Old Man Emu Steering Stabilizer – Review

Feb. 23, 2012 By Jaime Hernandez

Does your truck have a case of the shimmies after equipping it with larger off-road tires? Steering feel a little shaky when you hit a bump or void on the road? If so, your rig may be in need of some suspension TLC.

Aside from doing a wheel alignment and making sure steering components are in good working order, one of the best upgrades to fix steering problems resulting from large off-road tires is adding a Steering Stabilizer (a.k.a. Steering Damper).

With larger tires and wheels adding stress to steering components, the steering stabilizer can help soften the blow and prolong the life of your tie rods and steering box—all while making it a much more enjoyable drive. 

Our Toyota Land Cruiser 80 series came equipped with a steering stabilizer from the factory.  It drove great, but after logging 100k miles on the factory stabilizer and adding larger Cooper off-road tires, it was time to upgrade to an off-road steering stabilizer better fit for the job.

View related article Cooper Discover ST Maxx – Review

For this mod, we looked to ARB’s Old Man Emu (OME) line of steering stabilizers.  Offering a full selection of vehicle-specific applications, the Old Man Emu steering stabilizer can make a real difference in any truck, 4x4, Jeep and sports utility vehicle.

OME’s steering stabilizer is constructed similar to their shock absorbers—rugged.  With special 50/50 valving, the OME steering stabilizer is designed to reduce the effect of wheel vibration and improve the feel, handling and control of the vehicle. OME also claims the steering stabilizers will reduce the aggressive rotation of the steering wheel over rough roads without affecting steering wheel return.
Some other features include:
• Nitrogen charged foam cell
• 9-Stage coil spring valving: for optimum performance
• 0.6" (18mm) Piston Rod: stronger than the original
• 1.4" (36mm) Piston & Bore: increased oil volume
• Multi Lip Seal: prevents oil loss
• Twin Tube Design: protects the internal components against stone damage
• Original Mounts: for ease of installation original stabilizer mounts are used where appropriate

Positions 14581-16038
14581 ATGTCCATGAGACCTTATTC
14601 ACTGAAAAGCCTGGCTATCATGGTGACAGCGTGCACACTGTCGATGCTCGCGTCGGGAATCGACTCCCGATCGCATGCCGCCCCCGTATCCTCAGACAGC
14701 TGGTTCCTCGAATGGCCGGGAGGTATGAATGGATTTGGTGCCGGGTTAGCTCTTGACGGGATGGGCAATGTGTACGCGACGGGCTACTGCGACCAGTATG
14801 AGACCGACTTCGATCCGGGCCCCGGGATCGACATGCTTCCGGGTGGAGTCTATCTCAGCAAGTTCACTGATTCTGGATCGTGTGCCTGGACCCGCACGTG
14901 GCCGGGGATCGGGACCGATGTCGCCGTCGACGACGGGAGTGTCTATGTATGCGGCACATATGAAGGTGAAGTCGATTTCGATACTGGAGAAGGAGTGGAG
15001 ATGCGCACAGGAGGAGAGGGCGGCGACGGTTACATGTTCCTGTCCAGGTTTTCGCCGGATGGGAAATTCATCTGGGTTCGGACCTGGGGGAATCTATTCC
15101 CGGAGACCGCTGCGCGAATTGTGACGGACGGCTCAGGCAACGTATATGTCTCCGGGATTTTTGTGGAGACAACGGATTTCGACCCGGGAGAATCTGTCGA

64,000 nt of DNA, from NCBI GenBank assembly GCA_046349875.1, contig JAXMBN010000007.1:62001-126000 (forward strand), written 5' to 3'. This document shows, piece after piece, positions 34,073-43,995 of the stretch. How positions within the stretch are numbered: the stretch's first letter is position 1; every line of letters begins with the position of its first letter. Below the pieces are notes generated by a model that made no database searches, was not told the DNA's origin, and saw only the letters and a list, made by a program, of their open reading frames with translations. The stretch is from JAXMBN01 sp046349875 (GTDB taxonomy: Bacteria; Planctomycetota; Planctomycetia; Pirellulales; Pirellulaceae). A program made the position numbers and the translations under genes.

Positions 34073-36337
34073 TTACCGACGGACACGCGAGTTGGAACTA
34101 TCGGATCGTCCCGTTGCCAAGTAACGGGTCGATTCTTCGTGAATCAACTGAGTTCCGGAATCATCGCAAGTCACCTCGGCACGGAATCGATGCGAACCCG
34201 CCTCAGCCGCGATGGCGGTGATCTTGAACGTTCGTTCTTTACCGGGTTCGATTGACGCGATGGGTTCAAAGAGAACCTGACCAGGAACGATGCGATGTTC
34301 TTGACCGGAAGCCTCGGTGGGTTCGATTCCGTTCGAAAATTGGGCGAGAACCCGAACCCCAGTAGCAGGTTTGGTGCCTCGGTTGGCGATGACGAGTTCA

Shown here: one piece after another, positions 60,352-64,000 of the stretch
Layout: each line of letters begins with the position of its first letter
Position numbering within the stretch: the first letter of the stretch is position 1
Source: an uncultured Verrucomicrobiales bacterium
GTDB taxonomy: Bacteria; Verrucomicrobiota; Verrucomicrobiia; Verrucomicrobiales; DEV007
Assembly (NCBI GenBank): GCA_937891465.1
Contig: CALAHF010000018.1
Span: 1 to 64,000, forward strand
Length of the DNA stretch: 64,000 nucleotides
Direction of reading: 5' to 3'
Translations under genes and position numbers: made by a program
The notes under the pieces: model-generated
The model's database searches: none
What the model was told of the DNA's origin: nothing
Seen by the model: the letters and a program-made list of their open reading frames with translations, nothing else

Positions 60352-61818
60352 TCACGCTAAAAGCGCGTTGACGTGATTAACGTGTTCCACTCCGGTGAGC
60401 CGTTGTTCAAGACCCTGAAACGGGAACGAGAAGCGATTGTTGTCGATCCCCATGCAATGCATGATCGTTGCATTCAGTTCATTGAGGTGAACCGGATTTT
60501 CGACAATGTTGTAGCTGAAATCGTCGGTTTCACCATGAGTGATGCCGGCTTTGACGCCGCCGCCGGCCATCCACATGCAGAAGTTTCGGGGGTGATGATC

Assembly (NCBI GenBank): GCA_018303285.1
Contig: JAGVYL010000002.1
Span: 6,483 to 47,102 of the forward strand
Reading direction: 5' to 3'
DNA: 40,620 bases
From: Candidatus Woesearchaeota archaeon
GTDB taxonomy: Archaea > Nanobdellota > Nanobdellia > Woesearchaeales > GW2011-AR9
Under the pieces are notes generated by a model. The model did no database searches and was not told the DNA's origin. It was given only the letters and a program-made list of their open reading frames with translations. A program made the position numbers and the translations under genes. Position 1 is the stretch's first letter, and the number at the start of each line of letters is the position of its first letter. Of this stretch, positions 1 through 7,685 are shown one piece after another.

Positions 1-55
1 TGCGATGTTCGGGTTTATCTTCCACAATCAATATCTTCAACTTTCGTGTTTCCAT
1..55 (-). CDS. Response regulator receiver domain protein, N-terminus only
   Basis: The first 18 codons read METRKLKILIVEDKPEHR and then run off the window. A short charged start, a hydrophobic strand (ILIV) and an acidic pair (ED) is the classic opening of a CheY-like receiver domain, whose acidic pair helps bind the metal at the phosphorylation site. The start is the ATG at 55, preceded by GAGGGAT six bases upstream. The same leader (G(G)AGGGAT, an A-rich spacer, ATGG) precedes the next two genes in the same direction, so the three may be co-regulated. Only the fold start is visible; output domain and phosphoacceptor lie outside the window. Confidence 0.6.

With a few simple tools, adding a steering stabilizer can be done in your own garage.  In our case, all we needed was a metric socket set, wrench set and tie-rod puller to do the job.  For added safety, make sure to wear safety goggles when working on your suspension.

Bellow is an overview of what’s involved in swap out the old and worn steering stabilizer with a new Old Man Emu part.

Using a wrench or socket, loosen the bolt from steering stabilizer on the drag link, but don’t fully remove the nut. Use the tie-rod puller to detach the steering stabilizer from center link.

TIP: It’s better to partially loosen the nut on a tapered bolt than to fully remove when using a tie-rod puller or separator.  Leaving the nut on will ensure the bolt doesn’t separate violently.

The second side of the steering damper is attached to a bracket on the frame. Remove bolts and bracket to be able and separate this end of the steering stabilizer from vehicle. The steering stabilizer can be removed from the bracket once off the vehicle using the tie-rod puller.

Once the steering stabilizer is off the vehicle, use the tie-rod puller to remove from the frame bracket. Keep the frame bracket; it will be used again with the new OME steering stabilizer.

OME includes a very good illustration with instructions on how to assemble the hardware included for the new steering stabilizer. We put together both ends of our mounting pins before fastening the steering stabilizer to the vehicle.

Comparing the OME steering stabilizer (top) and Toyota Land Cruiser 80 series factory damper (bottom). The OME model is larger than stock and has a massive 18mm chrome plated shaft for added strength. Its larger 35mm piston bore adds more dampening power for large off-road tires.

Making sure that your Old Man Emu sticker is facing up, bolt up and tighten the frame bracket side of the stabilizer. Next, collapse the stabilizer rod so the second pin lines up with the drag link hole. The final step is tightening the self-locking nuts on the steering stabilizer mounting pins.

You’re all done!

The entire job takes less than one hour with the right tools at hand. If you have a tie-rod puller, you can either buy or rent one at O’Reillys Auto Parts (http://www.oreillyauto.com/).

The added dampening power of the OME is a welcomed addition to our adventure rig. Although the factory steering stabilizer wasn’t a bad design, it was worn and better fit for smaller tires (31s).

We didn’t notice any difference right away, and that’s good.  You don’t want to feel any added resistance or trouble returning your steering wheel to center.  Where the Old Man Emu steering stabilizer shines is off-road and at higher highway speeds.  We noticed less tire wandering and reduced vibration feedback coming up the steering wheel.

Another feature we really like is the burly outer metal shell armor.  The added protection trumps rubber boots found on other stabilizers.  We’ve logged over 2,000 miles since installing and have driven down to Baja, through the Mojave Desert and even done some rocky trails in the Sonoran with no damage to our stabilizer.

Overall, we like the Old Man Emu steering stabilizer and highly recommend it. 

Old Man Emu Suspension
ARB 4x4 Accessories
Toll Free: (866) 293-9078

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